Catching up on some older stuff. Last week, the Boston Globe‘s answer to Maureen Dowd, Eileen McNamara, wrote a column complaining about the upcoming Boston Catholic Men’s Conference. Her basic complaint is that Catholic men are getting together to talk about what it means to be a Catholic man.
She makes it ideological by calling it a “Conference for Very, Very Conservative Catholic Men.” There’s nothing in the marketing materials or the conference schedule that indicates that, unless of course you think that being a Catholic man who believes in the teachings of the Catholic Church is “very, very conservative.” What she’s trying to do is portray such men as extremists, out of the mainstream.
She also complains that the archdiocese doesn’t offer similar events for women. Perhaps if she poked her head out of her cubicle at the Globe,she’d realize that the Church has thousands of meetings and conferences for women. But give men just one and its the ugly patriarchy rearing its head and keeping women down.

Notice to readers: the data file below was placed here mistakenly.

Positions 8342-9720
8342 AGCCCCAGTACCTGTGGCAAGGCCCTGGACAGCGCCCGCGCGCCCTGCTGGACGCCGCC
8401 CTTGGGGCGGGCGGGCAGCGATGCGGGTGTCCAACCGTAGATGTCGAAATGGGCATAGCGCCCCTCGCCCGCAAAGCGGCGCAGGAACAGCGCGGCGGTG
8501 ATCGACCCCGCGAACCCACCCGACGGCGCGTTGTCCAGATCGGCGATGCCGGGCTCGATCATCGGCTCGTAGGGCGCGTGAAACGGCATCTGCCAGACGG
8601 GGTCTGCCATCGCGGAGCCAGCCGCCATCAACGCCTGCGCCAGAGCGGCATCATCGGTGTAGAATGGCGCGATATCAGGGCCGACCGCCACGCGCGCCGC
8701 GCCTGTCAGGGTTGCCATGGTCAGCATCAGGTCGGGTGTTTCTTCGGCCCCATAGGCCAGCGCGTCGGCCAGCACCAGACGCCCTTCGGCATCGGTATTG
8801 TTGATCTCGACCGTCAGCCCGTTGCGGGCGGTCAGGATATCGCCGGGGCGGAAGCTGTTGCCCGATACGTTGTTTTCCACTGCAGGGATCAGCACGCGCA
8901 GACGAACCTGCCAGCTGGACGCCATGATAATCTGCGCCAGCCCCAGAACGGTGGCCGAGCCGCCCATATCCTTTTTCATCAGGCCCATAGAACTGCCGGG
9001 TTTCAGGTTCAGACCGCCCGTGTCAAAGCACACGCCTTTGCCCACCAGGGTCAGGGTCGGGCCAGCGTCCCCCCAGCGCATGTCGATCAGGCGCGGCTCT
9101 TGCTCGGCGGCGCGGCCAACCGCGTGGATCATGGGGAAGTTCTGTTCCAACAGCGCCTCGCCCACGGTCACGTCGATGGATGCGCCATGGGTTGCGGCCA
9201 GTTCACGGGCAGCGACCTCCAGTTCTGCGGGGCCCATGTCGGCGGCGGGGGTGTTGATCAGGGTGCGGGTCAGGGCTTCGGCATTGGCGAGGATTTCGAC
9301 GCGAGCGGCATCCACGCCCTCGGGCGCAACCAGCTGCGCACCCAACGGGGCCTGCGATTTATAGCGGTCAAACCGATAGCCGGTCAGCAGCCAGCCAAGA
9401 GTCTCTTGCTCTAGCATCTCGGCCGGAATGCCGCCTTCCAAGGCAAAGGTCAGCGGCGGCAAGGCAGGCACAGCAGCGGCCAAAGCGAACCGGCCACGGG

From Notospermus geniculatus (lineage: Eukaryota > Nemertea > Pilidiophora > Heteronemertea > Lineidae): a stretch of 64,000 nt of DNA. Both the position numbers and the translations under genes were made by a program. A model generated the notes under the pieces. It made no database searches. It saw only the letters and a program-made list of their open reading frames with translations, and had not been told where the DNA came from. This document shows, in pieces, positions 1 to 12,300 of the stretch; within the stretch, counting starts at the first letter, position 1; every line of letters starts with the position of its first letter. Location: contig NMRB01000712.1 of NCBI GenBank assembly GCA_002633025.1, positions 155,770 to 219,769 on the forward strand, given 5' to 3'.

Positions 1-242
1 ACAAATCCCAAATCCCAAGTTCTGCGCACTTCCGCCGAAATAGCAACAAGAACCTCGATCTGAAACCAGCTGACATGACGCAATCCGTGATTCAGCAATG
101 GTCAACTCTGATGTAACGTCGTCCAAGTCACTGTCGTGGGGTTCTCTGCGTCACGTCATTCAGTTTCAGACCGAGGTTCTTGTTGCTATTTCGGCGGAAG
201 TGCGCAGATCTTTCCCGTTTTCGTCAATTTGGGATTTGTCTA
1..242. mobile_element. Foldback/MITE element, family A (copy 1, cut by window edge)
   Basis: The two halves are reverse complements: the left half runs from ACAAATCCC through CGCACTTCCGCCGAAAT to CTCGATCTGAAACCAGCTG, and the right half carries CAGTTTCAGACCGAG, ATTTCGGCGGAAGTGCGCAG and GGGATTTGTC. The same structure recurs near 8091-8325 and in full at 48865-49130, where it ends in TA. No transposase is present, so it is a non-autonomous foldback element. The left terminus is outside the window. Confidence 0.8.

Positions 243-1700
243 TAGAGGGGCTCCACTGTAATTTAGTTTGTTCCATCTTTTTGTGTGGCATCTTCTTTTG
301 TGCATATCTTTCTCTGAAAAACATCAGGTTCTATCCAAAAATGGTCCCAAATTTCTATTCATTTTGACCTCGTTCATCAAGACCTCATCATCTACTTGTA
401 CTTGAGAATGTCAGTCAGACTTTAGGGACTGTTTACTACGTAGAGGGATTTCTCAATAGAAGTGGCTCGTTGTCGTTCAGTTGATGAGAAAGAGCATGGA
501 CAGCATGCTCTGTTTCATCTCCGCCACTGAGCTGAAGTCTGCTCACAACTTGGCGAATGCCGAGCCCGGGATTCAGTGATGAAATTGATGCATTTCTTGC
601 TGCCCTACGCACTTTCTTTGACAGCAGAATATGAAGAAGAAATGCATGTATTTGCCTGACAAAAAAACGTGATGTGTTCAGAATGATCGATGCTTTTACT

She makes the mistake, too, of intimating that that it’s organized by a national Catholic men’s group (not that there’s anything wrong with that.) In fact, it is organized by seven local Catholic laymen, six of whom belong to a men’s fellowship group at a parish in Cambridge. And while she notes it’s not an official event of the Archdiocese, she complains that Archbishop O’Malley gives his blessing to it, while he didn’t give his blessing to a conference last year at Boston College about the role of women in the Church. Gee, I wonder why? Could it be that one promises to be a positive, uplifting experience and exposition of the Gospel, and the other was a heterodox-dominated, complaint session demanding changes that can never happen?
What a world when a group of men wanting to get toegther to become better fathers, husbands, brothers, boyfriends, and Catholics, in general, is a bad thing.